“What’s he doing?”

  “Nothin’. I got him hogtied and gagged. He’s all right. He’ll keep till Monday morning. The loggers’ll be back then and turn him loose.”

  “Monday morning is tomorrow morning.”

  “Yeah, I reckon I oughta mosey on outa here.”

  “How’d you get here?”

  “I like to use a horse for this kind of work. Not so fast, maybe, but quieter.”

  Another pause.

  “What do you mean?” Hayduke said, “by ‘this kind of work’?”

  “Same thing you’re doin’. You sure ask a lot of questions. You wanta see my horse?”

  “No. I want my gun back.”

  “Okay.” The stranger handed it back. “Next time you better keep your lookout a little closer.”

  “Where is she?” Hayduke reholstered his weapon.

  “Right on that jeep where you left her, puffin’ on one of them little Mary Jane cigarettes. Or she was.” The stranger paused to look at the surrounding night, then turned back to Hayduke. “Here’s somethin’ else you want too,” he said, fishing in his pocket and handing over a bunch of keys. “Now you can start them engines and burn ’em up real good.”

  Hayduke jingled the keys; he looked toward the office trailer. “You certain that watchman is secure?”

  “I got him handcuffed, hogtied, gagged, dead drunk and locked up.”

  “Dead drunk?”

  “He was half drunk when I got here. After I got the drop on him I made him finish up a pint of bourbon he was suckin’ on. He passed out scared and happy.”

  So that’s why nobody squeaked when I knocked on the door Hayduke looked at the masked stranger, who was shuffling his feet, apparently ready to leave.

  A high voice, strained and frightened, came out of the dark. “George, are you all right?”

  “I’m all right,” he shouted back. “You stay out there, Natalie. Keep watch. Also, my name is Leopold.”

  “Okay, Leopold.”

  Hayduke jingled the keys, looking at the dark hulk of the tractor at his side. “Not sure I know how to start this thing,” he said.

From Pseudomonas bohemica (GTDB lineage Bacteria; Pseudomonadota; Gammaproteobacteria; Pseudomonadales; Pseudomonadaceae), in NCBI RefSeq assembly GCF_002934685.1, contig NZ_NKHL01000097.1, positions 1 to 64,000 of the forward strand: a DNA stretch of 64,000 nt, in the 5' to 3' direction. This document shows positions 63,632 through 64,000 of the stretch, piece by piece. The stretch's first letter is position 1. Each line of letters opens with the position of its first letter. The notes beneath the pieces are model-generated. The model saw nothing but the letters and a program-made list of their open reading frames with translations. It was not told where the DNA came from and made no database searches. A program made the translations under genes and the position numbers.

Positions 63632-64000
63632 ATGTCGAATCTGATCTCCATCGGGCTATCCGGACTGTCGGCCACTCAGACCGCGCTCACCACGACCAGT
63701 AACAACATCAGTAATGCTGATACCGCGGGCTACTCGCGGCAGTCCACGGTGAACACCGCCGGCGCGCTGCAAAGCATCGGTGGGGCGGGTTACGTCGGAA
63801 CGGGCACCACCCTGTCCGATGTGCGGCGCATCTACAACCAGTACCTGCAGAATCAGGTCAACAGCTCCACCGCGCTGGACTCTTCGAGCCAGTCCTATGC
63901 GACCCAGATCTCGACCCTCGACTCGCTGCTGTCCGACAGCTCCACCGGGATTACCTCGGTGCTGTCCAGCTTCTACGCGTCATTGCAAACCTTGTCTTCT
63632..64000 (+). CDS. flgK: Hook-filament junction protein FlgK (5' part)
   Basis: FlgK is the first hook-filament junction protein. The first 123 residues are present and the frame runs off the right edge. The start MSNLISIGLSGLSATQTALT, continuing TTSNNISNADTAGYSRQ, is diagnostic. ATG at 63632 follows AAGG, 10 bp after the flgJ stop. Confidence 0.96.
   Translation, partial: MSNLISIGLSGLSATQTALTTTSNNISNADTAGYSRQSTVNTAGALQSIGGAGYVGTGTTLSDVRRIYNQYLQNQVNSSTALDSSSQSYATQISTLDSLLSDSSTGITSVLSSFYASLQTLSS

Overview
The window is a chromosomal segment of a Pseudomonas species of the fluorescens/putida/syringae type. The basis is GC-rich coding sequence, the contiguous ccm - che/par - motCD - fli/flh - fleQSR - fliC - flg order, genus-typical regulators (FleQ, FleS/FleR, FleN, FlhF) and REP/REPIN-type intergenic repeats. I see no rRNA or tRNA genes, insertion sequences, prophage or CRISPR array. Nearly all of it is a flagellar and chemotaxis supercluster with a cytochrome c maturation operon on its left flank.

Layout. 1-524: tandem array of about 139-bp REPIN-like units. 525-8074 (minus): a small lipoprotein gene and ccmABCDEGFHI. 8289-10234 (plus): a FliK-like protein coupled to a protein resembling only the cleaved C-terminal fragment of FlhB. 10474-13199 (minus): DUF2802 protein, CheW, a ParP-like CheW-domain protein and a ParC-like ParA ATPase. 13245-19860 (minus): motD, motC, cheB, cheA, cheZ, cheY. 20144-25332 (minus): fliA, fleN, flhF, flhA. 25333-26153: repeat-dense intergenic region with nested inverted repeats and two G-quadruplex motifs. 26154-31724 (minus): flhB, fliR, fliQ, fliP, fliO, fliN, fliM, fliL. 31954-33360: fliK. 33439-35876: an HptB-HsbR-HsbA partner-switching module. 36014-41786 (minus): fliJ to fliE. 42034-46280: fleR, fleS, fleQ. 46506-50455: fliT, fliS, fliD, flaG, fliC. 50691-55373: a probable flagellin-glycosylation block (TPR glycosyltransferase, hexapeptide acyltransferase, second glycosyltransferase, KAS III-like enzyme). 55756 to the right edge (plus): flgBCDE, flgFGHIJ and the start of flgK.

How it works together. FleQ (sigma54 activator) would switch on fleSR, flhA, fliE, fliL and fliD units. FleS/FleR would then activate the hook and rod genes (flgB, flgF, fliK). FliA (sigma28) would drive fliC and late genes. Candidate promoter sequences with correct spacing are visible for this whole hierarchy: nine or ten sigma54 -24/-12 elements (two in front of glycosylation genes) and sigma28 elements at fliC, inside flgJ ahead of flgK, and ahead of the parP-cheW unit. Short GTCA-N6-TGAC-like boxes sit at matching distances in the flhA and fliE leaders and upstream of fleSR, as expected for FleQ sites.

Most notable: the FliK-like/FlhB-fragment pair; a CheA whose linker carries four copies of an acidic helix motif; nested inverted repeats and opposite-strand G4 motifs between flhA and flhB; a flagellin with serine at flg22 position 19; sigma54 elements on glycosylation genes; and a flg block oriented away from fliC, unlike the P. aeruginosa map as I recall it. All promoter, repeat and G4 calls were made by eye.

The masked man said, “I’ll give you a hand. I ain’t in that big of a hurry.” Off in the woods somewhere a horse stomped, shuffled, nickered. The man listened, turned his head that way. “You be quiet, Rosie. I’ll come and git you in a minute.” He turned back to Hayduke. “Come on.”

  They climbed to the driver’s seat of the big tractor. Taking back the keys, the stranger chose one and unlocked the access plate behind the braking pedals on the floor of the operator’s compartment. He showed Hayduke the master switch and turned it on. Unlike the old-fashioned Cat at Hite Marina, this machine was started entirely by the power of a series of batteries.

  “Okay,” said the one-eyed man, “now you push that little button there by the speed shift.”

  Hayduke pushed the button. The starter solenoid engaged starter pinion with flywheel ring gear: the twelve-cylinder four-cycle turbo-charged Cummins diesel coughed into life—1710 cubic inches of packed piston power. Hayduke was delighted. He pulled back on the throttle lever and the engine revved up smoothly, ready to work. (But heating rapidly.)

  ??
?I’m gonna do something with this machine,” he announced to the stranger.

  “Yes you are.”

  “I mean move things around.”

  “You better move quick then. It ain’t goin’ to last but a few minutes.” The stranger eyed the instrument panel: oil pressure zero, engine temperature rising. An odd unhealthy noise, like the whine of a sick dog, could be heard already.

  Hayduke unlocked the lock lever and pulled the speed shift lever into gear. The tractor bucked forward against the lowered dozer blade, shoving a ton of mud and two yellow pine stumps into the side of the Georgia-Pacific office.

  “Not that way,” the stranger shouted. “There’s a man in there.”

  “Right.” Hayduke stopped the machine, leaving his load piled high against the buckled trailer wall. He shifted into reverse and the tractor backed over the Georgia-Pacific pickup truck; the truck collapsed like a beer can. He rotated the bulldozer over it, grinding the wreckage into the muck.

  Next? Hayduke looked around through the starlight for another target.

  “See what you can do with that new Clark skidder over there,” the masked man suggested.

  “Check.” Hayduke raised the dozer blade, turned the tractor and charged at full throttle—five miles per hour—into the skidder. It crumpled with a rich and satisfying crunch of steel flesh, iron bones. He pivoted the tractor 200 degrees and aimed it at a tanker truck full of diesel fuel.

  Somebody was screaming at him. Something was screaming at him.